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The revised updated test lists for pre and post-16 are now available.
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Updates to Pre & Post 16 Report Formats and Additional Guidance Documents
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SpLD assessment tools

The list of suitable tests for the assessment of specific learning difficulties (SpLD) in Higher Education is a key part of the National Assessment Framework for Applications for Disabled Students' Allowances. The purpose of the list is to promote quality and consistency in the Disabled Students' Allowances (DSA) process. 

New test lists for Pre-16 and Post-16 age ranges are now available to download from our Downloads page and from the links on this page. Revised test lists issued June 2021. A correction has been made to the Post-16 list as the WASI was omitted in error. The updated version in available from our Downloads page [update 28 Aug 21]

STEC [SpLD Test Evaluation Committee] 

STEC is a sub-committee of the SPLD Assessment Standards Committee (SASC). Its purpose is to provide guidance on assessment materials to SASC. Its responsibilities are:

  •      To review and evaluate assessment materials on a regular basis.
  •      To revise and update the test recommendations of the SpLD Working Group 2005/DfES Guidelines.
  •      To maintain a list of approved assessment materials for SpLDs in higher education.
  •     To engage with the publishers and distributors of assessment materials.
  •      To carry out other business as advised by and agreed with SASC.
  •      To report to SASC on a regular basis, including an annual written report to be submitted to SASC‘s AGM by the Chair.

STEC Pre-16 and Post-16 Test Lists, and SASC guidance on aspects of assessment are downloadable from this page. 

The WRAT Expanded has accidentally been left in the Post-16 List Mathematics section. It is a very old test and should not be included. It has now been removed. Updated list titled 'Post 16 Test List June 2020 -amended July 2020'. 

Please share this advice with colleagues and other stakeholders.

Updated editions of tests

It is considered good practice to use the most recent edition of a test or battery. However, older editions of tests can be used for 2 calendar years after the year of publication of the most recent edition of the test, or January 2021, whichever is the later date).  [update June 2021]


Confirming guidance agreed in October, percentiles can be used at the discretion of the assessor but are not considered to be mandatory for APC renewal.  If an assessor chooses to include percentiles in a report, particular care must be taken as they can magnify small differences within the average range (SS 85-115) which may not be significant, yet large differences near the outer limits of the average range can seem reduced.  The standard score must always be given alongside the percentile' [Update April 2015]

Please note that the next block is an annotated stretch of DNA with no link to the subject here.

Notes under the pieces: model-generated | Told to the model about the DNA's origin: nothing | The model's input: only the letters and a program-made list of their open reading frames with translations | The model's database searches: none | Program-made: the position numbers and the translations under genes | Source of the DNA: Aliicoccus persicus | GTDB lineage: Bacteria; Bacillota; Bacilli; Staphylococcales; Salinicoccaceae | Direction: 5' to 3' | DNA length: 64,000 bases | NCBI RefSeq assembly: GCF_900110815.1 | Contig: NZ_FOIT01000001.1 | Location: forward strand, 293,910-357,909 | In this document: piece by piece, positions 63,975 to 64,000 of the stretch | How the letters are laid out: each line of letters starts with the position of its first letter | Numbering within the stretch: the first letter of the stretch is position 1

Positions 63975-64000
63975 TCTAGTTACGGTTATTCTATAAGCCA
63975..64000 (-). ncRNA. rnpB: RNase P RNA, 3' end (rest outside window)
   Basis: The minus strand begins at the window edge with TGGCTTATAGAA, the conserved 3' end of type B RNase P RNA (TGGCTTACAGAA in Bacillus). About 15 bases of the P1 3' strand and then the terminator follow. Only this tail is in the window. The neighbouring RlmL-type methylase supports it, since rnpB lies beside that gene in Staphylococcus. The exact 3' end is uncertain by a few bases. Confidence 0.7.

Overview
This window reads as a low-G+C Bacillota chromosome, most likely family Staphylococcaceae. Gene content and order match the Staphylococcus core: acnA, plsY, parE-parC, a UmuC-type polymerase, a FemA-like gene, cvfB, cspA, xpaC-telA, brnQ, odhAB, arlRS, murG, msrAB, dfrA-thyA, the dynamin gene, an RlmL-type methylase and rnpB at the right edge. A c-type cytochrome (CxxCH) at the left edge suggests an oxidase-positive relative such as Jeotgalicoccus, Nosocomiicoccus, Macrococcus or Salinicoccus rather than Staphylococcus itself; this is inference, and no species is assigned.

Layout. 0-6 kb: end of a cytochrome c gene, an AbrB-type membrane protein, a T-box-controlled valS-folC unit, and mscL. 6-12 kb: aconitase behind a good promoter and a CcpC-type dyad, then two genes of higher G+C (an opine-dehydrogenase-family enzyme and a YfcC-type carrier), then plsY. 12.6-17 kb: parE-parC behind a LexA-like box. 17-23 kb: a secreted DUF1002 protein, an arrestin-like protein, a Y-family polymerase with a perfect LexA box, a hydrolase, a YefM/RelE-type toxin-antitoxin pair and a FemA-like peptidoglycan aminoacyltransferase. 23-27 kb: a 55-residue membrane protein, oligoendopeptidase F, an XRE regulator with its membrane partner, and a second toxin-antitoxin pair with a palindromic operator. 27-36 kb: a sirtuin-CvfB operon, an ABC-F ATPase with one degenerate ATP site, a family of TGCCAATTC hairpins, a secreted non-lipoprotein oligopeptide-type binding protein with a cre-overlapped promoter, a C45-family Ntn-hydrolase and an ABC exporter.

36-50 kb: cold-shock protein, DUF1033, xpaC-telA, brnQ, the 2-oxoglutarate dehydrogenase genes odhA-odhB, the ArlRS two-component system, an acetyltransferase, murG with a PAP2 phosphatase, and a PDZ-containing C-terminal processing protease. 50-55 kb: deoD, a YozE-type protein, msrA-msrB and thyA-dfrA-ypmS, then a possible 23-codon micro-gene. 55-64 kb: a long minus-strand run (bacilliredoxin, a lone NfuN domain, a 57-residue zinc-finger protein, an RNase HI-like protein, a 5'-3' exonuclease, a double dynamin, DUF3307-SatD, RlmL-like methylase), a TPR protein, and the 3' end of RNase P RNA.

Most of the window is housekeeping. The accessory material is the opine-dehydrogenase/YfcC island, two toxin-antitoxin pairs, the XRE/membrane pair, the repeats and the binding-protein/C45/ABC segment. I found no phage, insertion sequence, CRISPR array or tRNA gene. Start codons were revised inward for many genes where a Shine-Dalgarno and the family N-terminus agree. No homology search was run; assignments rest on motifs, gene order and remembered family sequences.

Maintaining test standards.

SASC advises it is best practice for assessors not to put examples from test papers of errors in reports at all. Advice for training and assessments should be to not state test items, but only give examples of types of errors being made. Assessors are also  reminded that working papers from assessments should not be made available as these could affect the standardisation of the test. [update issued August 2014]

Woodcock-Johnson IV Tests of Cognitive Abilities (WJIV Cog)

The Woodcock Johnson IV Tests of Cognitive Abilities has been approved for inclusion on both the Pre-16 and Post-16 Tests Lists. It could potentially be used to give evaluations of vocabulary knowledge, a range of reasoning skills, processing speed, working memory, phonological awareness and phonological memory. The publisher Riverside Insights has indicated that a Specialist Teacher Assessor with an APC would be suitably qualified to use the WJIV Tests of Cognitive Abilities. Guidance on its use within a diagnostic assessment has been produced and is available in downloads (Link to guidance).  [February 2021]

TAPS-4 Test

TAPS4 has been revised from previous versions and rebranded as a test of language processing skills (as opposed to auditory processing skills). It contains tests of listening comprehension, auditory memory and phonological processing skills. STEC has issued guidance (available at Downloads) including a cautiinary note about the phonological processing tests when assessing adults.TAPS4 has been revised from previous versions and rebranded as a test of language processing skills (as opposed to auditory processing skills). It contains tests of listening comprehension, auditory memory and phonological processing skills. STEC has issued guidance (available at Downloads) including a cautionary note about the phonological processing tests when assessing adults. 

See downloads for full review. [Jan 2019]


The WIAT III UK is now available and as an updated version of the WIAT II is acceptable for assessments for DSA. STEC has issued guidance on use of WIAT-III UK. Updated guidance on the WIAT-III UK is now availabel from the downloads page (June 2021)

A separate document comparing the WIAT-II UK with the new WIAT-III UK has also been produced (Dec 2017). These are both accessible from the Downloads page.

Guidance on the use of digital scoring platforms supplied with certain assessment materials.

Assessment test publishers and distributors can offer assessors the opportunity to digitally score test results via platforms they provide.